MTA finally paints over its Jay St problem

The entryway to the Jay Street train station is going from eyesore — to sight for sore eyes.

Workers are finally painting ceilings on both exits on the west side of Jay Street between Willoughby Street and Myrtle Avenue, a Downtown disgrace that has languished through a decade of inexcusable neglect.

The Metropolitan Transportation Authority quietly launched the $250,000 job on the heels of a scathing summer report by this paper that found that the agency was spending $110 million to rehabilitate the subway station — but inexplicably excluded the disgraceful ceilings from its massive plans, which will be completed next summer.

But now, a section of ceiling closest to Willoughby Street is already completed, and on Friday, workers cordoned off a second section of the courtyard with plywood and plastic to prevent the spread of lead dust, scraping layers of paint that date back to the Giuliani administration.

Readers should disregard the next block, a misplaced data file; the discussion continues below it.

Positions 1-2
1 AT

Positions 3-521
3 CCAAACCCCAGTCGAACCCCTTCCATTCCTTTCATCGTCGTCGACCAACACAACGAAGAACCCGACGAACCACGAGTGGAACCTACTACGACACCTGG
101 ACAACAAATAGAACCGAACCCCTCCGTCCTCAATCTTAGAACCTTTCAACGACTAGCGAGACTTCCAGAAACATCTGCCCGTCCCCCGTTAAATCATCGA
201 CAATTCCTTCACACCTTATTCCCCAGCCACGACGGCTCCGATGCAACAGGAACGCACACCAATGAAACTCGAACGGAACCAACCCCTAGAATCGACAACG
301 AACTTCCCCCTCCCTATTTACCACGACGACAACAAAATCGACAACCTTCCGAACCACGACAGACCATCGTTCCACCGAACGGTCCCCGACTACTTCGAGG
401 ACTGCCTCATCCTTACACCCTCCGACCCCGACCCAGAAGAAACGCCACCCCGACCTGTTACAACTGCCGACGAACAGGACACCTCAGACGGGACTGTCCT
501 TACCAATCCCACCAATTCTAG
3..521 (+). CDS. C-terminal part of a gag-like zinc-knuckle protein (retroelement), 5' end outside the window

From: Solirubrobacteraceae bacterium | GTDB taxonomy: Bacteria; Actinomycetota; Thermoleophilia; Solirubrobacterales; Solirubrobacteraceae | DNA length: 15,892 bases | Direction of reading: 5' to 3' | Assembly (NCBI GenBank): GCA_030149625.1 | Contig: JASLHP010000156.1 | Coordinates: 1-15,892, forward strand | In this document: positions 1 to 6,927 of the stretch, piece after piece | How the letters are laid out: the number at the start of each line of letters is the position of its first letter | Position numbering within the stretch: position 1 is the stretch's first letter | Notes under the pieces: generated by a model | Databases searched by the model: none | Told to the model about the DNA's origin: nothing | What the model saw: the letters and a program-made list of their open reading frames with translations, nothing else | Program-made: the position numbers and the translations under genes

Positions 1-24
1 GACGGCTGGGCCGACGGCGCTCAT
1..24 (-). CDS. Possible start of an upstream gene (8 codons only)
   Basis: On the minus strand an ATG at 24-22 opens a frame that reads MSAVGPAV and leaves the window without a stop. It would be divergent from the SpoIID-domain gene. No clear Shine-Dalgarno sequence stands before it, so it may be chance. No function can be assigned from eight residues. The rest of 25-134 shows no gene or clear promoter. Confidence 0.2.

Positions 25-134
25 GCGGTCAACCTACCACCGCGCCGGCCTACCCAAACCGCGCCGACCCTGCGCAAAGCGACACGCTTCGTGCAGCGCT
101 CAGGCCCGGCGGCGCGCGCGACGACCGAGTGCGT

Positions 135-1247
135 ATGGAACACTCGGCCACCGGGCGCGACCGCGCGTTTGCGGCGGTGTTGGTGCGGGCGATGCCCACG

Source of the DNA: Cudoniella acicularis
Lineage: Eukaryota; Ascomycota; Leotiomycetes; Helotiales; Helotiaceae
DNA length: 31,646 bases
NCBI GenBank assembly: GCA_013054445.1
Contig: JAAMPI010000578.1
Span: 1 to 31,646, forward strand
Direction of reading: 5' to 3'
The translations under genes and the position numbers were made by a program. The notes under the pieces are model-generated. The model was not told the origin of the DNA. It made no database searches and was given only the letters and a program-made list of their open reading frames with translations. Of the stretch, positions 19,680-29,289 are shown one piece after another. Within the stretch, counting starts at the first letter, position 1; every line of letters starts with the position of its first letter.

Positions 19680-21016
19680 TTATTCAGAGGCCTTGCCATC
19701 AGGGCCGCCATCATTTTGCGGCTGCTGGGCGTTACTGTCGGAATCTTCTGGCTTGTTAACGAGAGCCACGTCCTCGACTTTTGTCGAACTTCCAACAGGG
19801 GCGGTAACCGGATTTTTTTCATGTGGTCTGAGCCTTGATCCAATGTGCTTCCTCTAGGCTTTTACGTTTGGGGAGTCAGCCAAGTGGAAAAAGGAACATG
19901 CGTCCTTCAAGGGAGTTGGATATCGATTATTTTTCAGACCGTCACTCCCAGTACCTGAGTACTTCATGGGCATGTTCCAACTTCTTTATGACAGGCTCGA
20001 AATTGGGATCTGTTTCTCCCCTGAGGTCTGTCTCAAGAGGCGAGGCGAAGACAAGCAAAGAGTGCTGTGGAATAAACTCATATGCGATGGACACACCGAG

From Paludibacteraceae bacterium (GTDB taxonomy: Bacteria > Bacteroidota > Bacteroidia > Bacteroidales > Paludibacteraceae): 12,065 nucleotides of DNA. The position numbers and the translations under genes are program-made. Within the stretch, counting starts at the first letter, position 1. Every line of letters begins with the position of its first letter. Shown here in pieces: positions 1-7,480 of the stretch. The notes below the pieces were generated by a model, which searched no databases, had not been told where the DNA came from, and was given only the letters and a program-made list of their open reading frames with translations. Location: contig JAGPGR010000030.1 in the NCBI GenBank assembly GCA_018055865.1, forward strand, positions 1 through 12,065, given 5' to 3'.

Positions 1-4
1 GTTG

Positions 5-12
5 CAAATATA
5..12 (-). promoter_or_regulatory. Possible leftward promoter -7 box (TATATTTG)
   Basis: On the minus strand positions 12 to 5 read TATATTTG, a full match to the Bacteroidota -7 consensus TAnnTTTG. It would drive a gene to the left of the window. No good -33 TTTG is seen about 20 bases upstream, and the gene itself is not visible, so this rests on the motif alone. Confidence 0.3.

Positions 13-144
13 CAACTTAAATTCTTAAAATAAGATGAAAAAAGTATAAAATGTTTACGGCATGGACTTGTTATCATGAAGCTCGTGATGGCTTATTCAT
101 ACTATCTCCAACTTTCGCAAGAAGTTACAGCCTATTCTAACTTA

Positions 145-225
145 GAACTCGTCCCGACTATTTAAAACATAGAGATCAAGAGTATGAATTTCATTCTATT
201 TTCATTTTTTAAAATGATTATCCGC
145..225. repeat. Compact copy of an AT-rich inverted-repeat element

The paint coat is cosmetic at best. A layer of plaster to fill in the bumpy topography was considered, but rejected because of its added cost, said Peter Heaven, a structural engineer with the agency.

Still, locals appreciate the work.

“Appearance matters,” said Michael Weiss, the executive director of the Metrotech Business Improvement District. “A neighborhood that looks like an eyesore tends to be shunned by people.”

Straphangers were not yet ready to embrace the agency.

“I’ve wondered why its been like this for so long because this area is getting gentrified,” said Tasha Guppara of Park Slope. “I’m surprised they let it go this long.”

The crummy courtyards are a part of 370 Jay St., a city-owned building that is leased to the MTA, which is responsible for its upkeep.

Heaven said that the hope is to get the job finished as soon as possible — in less than two weeks — so that straphangers can have access to all the exits.

“Time is of the essence,” he said.